(Technically, this lune is the Lune of Hippocrates. You can make two of them as lunes of Alhazen  on the short sides of an isosceles right-angled triangle, but one big one can be drawn on the hypotenuse too, to give the same area.)

The other way the Lunes of Alhazen held me prisoner began when I realised that our earlier proof didn’t rely on the fact that the shapes I had drawn were semicircles. I could use any shape as long as they were all similar to each other, because the areas of similar shapes are always proportional to the squares of matching lengths. So I started thinking about the concept of the “Things of Alhazen” – objects constructed in this way from a right-angled triangle. Here are a few:

The concave hexagons of Alhazen

The connected triangles of Alhazen

The strange shapes of Alhazen

And a few more, after I realised they could go inside the triangle too.

The dolphins of Alhazen

The loons of Alhazen

And a few more, after I realised the big shape didn’t technically have to go through the right-angle.

The big concave hexagon of Alhazen

The almost lune of Alhazen

(Note they’re all polygons because I was doing them in Geogebra and it was the easiest way to colour things in the way I wanted. I suppose I could have done it in Geogebra and copied the picture and bucket-filled, or drawn them in some other program. But this is what I did.)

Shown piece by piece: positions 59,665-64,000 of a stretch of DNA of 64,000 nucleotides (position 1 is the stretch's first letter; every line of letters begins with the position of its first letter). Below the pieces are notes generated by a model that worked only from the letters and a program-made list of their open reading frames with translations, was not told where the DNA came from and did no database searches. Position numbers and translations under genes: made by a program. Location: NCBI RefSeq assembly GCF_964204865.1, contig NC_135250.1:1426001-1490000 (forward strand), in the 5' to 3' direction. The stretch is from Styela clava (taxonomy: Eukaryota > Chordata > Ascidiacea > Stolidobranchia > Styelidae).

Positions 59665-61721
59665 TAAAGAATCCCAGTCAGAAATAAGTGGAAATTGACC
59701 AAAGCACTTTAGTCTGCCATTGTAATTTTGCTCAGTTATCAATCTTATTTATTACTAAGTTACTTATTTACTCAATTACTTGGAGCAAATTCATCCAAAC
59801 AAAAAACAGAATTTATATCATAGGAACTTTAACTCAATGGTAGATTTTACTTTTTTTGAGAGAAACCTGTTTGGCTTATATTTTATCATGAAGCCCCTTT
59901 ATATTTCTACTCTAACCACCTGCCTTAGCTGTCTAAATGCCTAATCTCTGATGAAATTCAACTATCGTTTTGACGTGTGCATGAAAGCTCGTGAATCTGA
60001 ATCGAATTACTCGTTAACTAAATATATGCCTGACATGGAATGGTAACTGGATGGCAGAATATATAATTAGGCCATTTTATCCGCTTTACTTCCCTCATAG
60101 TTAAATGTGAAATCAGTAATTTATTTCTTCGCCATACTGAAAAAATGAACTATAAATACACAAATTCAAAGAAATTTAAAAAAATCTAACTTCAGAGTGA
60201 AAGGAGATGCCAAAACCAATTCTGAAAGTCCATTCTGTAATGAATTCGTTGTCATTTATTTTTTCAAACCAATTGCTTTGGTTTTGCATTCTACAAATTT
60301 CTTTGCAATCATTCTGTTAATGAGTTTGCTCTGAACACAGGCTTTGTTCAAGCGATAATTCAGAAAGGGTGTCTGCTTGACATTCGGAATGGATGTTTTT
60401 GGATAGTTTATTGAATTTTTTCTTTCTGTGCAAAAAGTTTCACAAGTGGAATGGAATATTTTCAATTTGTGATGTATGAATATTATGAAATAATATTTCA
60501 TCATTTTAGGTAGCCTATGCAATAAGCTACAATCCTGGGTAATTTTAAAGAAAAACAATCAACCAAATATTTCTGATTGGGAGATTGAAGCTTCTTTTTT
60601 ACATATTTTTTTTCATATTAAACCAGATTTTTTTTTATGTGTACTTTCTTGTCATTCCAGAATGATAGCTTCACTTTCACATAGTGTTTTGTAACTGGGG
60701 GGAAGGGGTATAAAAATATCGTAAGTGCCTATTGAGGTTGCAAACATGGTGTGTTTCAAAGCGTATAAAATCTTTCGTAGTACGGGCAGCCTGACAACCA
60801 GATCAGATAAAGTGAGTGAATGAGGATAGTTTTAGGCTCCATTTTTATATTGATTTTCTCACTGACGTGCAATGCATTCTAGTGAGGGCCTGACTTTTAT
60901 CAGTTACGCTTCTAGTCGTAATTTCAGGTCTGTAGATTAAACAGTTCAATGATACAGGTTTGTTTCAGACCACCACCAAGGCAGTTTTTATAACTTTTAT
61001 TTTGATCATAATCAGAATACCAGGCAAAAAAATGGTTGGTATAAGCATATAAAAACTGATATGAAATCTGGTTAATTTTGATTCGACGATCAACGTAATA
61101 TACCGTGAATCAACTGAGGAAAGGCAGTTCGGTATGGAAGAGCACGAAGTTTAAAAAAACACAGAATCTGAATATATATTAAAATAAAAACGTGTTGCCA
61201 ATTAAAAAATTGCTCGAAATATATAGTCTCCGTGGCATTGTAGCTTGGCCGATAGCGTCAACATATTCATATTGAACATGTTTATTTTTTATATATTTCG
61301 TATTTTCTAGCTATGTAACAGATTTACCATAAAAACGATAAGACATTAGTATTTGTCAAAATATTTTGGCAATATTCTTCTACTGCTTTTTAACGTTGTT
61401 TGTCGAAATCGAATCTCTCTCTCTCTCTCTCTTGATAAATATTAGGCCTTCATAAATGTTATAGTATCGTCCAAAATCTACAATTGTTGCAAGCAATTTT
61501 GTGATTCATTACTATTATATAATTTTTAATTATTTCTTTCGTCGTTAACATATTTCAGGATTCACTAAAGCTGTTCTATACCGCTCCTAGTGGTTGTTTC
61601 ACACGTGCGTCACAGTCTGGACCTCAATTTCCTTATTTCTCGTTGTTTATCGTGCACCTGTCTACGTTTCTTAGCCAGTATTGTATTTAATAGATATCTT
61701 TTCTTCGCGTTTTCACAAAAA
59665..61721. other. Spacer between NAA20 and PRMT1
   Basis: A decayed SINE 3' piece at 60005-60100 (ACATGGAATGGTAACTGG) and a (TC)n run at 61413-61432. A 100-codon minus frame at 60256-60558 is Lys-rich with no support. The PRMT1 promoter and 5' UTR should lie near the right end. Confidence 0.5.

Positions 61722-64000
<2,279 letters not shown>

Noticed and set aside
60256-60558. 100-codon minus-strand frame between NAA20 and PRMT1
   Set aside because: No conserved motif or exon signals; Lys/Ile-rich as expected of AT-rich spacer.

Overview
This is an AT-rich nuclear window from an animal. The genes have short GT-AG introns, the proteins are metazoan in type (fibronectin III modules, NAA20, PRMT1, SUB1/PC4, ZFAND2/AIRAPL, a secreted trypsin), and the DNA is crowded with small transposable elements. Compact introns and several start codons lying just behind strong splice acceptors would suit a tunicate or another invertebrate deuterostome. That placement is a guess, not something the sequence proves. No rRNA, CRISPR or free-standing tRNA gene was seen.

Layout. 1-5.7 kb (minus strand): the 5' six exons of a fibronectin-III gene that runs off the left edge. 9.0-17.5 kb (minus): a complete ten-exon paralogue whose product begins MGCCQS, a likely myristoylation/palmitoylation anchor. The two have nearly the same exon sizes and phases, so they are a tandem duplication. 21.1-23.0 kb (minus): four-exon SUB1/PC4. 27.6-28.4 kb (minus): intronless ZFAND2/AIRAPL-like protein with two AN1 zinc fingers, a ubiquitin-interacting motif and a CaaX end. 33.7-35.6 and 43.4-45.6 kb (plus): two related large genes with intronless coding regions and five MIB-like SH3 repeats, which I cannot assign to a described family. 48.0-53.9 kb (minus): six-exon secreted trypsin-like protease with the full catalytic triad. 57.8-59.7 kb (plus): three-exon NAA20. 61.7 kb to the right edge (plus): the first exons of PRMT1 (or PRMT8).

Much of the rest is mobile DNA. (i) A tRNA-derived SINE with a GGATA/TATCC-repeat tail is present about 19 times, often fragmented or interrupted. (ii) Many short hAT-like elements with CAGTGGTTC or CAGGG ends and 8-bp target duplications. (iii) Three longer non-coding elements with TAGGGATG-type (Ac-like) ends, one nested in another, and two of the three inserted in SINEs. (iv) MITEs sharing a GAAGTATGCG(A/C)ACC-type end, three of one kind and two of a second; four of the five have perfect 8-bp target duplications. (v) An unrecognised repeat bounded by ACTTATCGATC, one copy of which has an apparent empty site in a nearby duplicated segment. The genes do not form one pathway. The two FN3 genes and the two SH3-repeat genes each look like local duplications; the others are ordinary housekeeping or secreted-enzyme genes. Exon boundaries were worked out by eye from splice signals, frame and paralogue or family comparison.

Chapter 3: In which Tracy is also a prisoner of Alhazen

But I wasn’t the only one who was imprisoned by these lunes of Alhazen. This week it was “Twitter Math Camp”: a conference where those in the MTBoS come together to share their reflections and learning, organised by teachers for teachers.  At TMC, Tracy Zager did a keynote talk where she talked about the benefits that happen when people at all different levels of education come together to learn about teaching maths from each other. (You can see the part of the video directly related to this story here, and see the slides or give comments to Tracy at her blog here.)

Tracy told the story of Quarter the Cross, and how it leaped up and down the levels of education and back and forth around the world. When she originally saw the work me and my students did, she was instantly caught by the curved shapes, and wanted to know more. Upon hearing the name of them, this was her response:

She was instantly captured by the wonder and the history and the awe, just as I was. But the imprisonment is deeper than this.

That tweet was seven months ago, and yet here is Tracy in a keynote talk at a conference, remembering this as a key moment in her journey as a maths educator. In a way, Alhazen has captured a part of her memory. She will forever think back to this time and have it all wrapped up in these lunes. And so will I.

We are prisoners of Alhazen in the best possible sense.

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## 3 Responses

1. Nic Petty says:

Thanks for this. These are so cool they are almost magical.

2. Earlier today I was catching up with the #TMC16 and viewed Tracy Zager’s Keynote Video. The Lunes of Alhazen really jumped out at me. I am excited to bring this to my students this year, along with the Quarter Cross. I believe that after this past summer’s negative incidents, and our coming together in Rio this August, I feel as an educator to stretch and find connections btwn mathematics derived within as all cultures. The Lunes will work in great! Thank you for sharing.

• David Butler says:

Glad you can use them! I’d love to hear how it goes when the time comes.